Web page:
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Just wired a new heater like this and the GFCI pops when the heater comes on. Can someone explain to me why this is happening?

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    You should call in a local licensed Electrician, and have them wire it probably. You CANNOT feed a 240 volt heater from two separate 120 volt branch circuits. You also cannot provide GFCI protection to a 240 volt load, with a GFCI device designed for 120 volts. – Tester101 Jan 30 '16 at 22:02
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    @Johnny has it right. Install a double pole GFCI breaker, and remove the two outlets from the circuit. – Tester101 Jan 30 '16 at 22:04
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    "You're playing with fire." Make sure you know what you're doing before flipping a breaker for anything like this. – TFK Jan 30 '16 at 23:47
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Everything downstream of the GFCI has to be connected to both the Hot and Neutral from the Load side of the GFCI. The way you've wired it, when the heater kicks on, current is flowing from the Load side of the GFCI through the heater and back to the panel without returning through the GFCI's neutral connection, so the GFCI sees an imbalance and trips.

I don't think there's any way to use a 120V outlet GFCI to protect a 240V load, to do that, you'd need an appropriately sized double pole GFCI breaker in the panel.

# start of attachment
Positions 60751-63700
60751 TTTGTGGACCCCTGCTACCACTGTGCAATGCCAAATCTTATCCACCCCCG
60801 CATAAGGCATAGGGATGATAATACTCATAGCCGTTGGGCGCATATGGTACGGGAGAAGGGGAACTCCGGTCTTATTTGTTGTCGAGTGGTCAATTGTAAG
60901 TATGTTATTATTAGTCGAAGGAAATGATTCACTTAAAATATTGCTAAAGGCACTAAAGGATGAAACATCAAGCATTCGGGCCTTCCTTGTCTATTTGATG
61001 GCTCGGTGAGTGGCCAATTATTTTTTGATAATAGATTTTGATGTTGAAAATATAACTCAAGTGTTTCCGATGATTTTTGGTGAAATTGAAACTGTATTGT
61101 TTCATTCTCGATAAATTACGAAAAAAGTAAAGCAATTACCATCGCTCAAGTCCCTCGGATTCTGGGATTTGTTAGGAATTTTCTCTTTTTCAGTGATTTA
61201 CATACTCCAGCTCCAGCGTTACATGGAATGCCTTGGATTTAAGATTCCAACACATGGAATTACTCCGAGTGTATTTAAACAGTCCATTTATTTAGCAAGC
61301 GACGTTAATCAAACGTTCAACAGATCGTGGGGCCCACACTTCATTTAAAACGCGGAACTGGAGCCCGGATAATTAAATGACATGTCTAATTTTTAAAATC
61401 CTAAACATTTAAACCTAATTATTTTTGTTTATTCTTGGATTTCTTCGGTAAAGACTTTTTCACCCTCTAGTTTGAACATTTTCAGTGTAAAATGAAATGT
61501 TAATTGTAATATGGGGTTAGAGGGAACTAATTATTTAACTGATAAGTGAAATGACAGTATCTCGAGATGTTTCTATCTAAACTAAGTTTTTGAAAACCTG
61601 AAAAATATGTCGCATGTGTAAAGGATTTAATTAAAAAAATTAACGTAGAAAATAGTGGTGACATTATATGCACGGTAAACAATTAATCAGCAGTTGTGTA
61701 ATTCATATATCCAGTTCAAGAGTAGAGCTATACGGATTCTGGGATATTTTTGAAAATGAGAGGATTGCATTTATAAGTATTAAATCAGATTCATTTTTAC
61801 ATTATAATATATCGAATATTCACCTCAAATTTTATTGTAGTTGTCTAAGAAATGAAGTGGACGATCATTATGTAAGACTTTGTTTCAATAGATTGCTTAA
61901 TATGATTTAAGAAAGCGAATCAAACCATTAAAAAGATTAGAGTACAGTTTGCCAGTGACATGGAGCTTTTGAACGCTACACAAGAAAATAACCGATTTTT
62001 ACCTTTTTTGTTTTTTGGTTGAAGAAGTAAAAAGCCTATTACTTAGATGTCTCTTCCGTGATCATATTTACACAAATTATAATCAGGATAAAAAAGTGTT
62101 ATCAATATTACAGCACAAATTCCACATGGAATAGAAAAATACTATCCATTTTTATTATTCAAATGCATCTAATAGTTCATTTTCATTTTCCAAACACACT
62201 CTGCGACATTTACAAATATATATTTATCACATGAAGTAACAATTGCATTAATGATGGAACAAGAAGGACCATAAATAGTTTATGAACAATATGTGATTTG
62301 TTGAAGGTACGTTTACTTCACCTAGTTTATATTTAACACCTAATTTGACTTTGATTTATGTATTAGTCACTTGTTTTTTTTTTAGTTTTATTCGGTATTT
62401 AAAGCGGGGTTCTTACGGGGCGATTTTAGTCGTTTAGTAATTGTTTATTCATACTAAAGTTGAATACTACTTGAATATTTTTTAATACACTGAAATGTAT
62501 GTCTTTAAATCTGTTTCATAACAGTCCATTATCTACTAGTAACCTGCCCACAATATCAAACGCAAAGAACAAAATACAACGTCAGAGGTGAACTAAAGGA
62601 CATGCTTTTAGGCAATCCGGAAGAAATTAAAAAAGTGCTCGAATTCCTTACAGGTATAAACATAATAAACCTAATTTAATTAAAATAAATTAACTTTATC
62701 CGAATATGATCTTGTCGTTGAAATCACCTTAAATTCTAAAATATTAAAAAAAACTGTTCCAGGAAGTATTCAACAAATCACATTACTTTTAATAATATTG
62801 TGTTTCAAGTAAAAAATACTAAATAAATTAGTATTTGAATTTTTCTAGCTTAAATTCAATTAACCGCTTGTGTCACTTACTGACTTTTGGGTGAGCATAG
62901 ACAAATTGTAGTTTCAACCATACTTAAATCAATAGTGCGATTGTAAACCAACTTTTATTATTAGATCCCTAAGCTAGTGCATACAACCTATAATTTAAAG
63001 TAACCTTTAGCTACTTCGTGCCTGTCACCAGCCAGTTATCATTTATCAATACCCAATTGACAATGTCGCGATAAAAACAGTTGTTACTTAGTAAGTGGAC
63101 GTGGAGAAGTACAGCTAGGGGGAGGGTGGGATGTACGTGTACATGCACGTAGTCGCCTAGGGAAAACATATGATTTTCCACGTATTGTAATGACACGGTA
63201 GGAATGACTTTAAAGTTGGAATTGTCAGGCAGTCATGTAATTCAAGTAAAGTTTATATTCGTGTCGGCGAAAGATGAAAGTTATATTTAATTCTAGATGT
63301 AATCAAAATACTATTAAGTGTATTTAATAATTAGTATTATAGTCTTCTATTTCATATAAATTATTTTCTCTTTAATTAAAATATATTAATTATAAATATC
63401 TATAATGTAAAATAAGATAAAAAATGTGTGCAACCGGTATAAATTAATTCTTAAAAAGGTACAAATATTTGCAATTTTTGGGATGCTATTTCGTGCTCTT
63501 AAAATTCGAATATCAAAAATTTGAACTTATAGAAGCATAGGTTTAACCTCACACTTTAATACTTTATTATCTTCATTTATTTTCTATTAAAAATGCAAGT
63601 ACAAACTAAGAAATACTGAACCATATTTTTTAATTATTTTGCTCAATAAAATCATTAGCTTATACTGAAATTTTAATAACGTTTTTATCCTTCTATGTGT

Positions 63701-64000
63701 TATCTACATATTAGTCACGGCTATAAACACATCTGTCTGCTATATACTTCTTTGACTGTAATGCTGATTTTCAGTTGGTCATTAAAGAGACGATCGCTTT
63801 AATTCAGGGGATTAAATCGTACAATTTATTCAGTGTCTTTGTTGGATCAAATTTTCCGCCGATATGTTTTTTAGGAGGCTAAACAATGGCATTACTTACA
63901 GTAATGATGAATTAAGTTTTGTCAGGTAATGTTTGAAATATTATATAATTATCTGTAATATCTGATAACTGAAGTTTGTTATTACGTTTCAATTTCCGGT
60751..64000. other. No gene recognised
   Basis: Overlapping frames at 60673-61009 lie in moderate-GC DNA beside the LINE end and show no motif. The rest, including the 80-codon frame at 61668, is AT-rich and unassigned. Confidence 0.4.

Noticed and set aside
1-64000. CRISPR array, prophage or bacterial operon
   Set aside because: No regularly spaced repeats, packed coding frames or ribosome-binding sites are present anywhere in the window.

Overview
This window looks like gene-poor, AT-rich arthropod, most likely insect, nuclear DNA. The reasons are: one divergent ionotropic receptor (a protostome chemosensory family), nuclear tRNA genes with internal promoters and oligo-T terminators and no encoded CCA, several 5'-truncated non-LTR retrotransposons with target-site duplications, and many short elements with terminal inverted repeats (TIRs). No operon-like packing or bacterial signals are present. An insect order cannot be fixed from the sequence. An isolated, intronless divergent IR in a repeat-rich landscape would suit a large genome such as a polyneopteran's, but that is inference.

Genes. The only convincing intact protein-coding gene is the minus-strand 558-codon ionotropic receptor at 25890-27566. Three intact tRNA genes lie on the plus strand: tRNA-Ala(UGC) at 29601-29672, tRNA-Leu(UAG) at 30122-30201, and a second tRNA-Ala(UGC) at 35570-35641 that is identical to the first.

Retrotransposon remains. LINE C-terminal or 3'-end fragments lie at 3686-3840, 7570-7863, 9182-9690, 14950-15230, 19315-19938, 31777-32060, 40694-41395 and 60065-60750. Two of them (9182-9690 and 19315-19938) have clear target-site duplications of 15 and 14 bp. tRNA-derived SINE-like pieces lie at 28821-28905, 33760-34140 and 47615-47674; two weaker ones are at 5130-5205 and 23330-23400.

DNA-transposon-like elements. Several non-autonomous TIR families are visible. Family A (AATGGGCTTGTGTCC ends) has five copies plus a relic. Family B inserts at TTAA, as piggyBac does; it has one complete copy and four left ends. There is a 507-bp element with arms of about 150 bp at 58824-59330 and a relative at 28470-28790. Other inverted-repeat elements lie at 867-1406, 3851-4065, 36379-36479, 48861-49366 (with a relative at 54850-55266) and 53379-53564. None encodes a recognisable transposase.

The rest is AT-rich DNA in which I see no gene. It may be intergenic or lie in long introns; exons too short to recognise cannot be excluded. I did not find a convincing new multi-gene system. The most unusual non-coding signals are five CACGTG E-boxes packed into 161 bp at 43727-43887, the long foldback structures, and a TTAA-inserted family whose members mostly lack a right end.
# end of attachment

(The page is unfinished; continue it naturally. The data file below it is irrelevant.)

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As far as I know, fixed loads like heaters need to be on a dedicated circuit, and it is not permitted to split 240V legs from a single circuit to feed both a fixed 240V appliance and 120V outlets (you can use 2 legs and a neutral in a multiwire branch circuit to feed 120V outlets, but I don't think that same circuit can be used to feed a fixed 240V appliance).

For code compliance (and safety), you should remove the outlets from your circuit and only drive the 240VAC heater from it.

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The code doesn't allow 240v circuits to have 120v loads on them. For instance putting a receptacle on a water heater or Air Conditioning circuit is not allowed. The heater needs to be moved to a separate two pole breaker sized at 125% of the heater load.

GFCI protection is not required for a space heater.

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